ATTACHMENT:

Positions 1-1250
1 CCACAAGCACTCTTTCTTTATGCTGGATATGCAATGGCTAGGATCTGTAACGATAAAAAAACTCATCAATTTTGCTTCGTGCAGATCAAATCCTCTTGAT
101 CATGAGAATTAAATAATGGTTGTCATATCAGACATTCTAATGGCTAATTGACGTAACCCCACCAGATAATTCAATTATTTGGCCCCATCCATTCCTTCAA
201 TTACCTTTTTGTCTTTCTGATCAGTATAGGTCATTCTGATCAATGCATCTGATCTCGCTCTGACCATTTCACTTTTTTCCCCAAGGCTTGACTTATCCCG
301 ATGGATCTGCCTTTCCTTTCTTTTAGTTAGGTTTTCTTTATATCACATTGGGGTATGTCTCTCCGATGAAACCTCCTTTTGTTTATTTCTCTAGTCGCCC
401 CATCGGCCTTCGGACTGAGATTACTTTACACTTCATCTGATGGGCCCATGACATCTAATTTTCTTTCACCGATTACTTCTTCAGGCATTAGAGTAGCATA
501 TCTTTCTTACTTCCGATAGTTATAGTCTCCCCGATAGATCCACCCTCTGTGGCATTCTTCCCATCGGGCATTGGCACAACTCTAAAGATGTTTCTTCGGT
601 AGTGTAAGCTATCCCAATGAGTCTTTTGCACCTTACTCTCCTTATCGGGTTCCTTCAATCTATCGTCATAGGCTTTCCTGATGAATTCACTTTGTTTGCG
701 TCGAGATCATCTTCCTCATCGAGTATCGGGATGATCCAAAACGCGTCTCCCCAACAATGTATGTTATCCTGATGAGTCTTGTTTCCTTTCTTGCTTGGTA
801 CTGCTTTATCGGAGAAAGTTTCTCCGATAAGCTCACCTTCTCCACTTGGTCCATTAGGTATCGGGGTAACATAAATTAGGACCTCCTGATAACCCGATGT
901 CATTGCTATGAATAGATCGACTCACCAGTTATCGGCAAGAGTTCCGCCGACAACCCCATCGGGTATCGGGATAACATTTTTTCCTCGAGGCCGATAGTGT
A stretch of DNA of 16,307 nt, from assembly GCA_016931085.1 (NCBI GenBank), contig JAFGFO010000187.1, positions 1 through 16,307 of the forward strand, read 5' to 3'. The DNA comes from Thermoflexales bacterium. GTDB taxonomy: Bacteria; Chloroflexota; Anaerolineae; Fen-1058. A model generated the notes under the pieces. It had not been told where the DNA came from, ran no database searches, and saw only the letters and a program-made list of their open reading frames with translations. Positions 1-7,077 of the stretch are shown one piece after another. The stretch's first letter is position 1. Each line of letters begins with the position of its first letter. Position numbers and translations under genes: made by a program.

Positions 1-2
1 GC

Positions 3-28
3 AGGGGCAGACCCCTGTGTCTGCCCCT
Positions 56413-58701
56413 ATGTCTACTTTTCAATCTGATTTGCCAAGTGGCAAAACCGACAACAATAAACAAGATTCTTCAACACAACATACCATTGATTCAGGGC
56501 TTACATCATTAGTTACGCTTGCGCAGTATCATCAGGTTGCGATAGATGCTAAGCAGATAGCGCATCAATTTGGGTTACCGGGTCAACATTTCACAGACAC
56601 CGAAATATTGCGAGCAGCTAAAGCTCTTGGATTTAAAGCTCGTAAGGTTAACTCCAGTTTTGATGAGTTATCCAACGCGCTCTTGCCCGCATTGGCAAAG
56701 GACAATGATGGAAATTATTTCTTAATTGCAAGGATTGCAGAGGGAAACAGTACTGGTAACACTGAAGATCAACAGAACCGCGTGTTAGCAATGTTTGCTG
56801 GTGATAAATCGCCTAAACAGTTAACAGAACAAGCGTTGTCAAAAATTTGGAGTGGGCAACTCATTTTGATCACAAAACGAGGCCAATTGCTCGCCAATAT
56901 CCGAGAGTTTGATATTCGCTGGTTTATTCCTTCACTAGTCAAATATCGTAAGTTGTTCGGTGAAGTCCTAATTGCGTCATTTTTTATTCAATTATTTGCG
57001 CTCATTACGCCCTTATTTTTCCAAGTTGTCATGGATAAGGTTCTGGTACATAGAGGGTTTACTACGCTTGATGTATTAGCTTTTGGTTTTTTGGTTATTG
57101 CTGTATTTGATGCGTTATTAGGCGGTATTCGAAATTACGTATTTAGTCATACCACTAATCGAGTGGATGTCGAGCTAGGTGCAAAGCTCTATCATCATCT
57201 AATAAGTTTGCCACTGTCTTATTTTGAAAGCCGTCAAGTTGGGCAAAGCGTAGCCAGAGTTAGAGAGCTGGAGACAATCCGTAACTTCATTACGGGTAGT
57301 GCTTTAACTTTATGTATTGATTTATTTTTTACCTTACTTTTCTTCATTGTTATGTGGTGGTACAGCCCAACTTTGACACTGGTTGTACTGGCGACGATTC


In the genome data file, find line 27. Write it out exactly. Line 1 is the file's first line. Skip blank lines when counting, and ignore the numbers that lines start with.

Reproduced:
57301 GCTTTAACTTTATGTATTGATTTATTTTTTACCTTACTTTTCTTCATTGTTATGTGGTGGTACAGCCCAACTTTGACACTGGTTGTACTGGCGACGATTC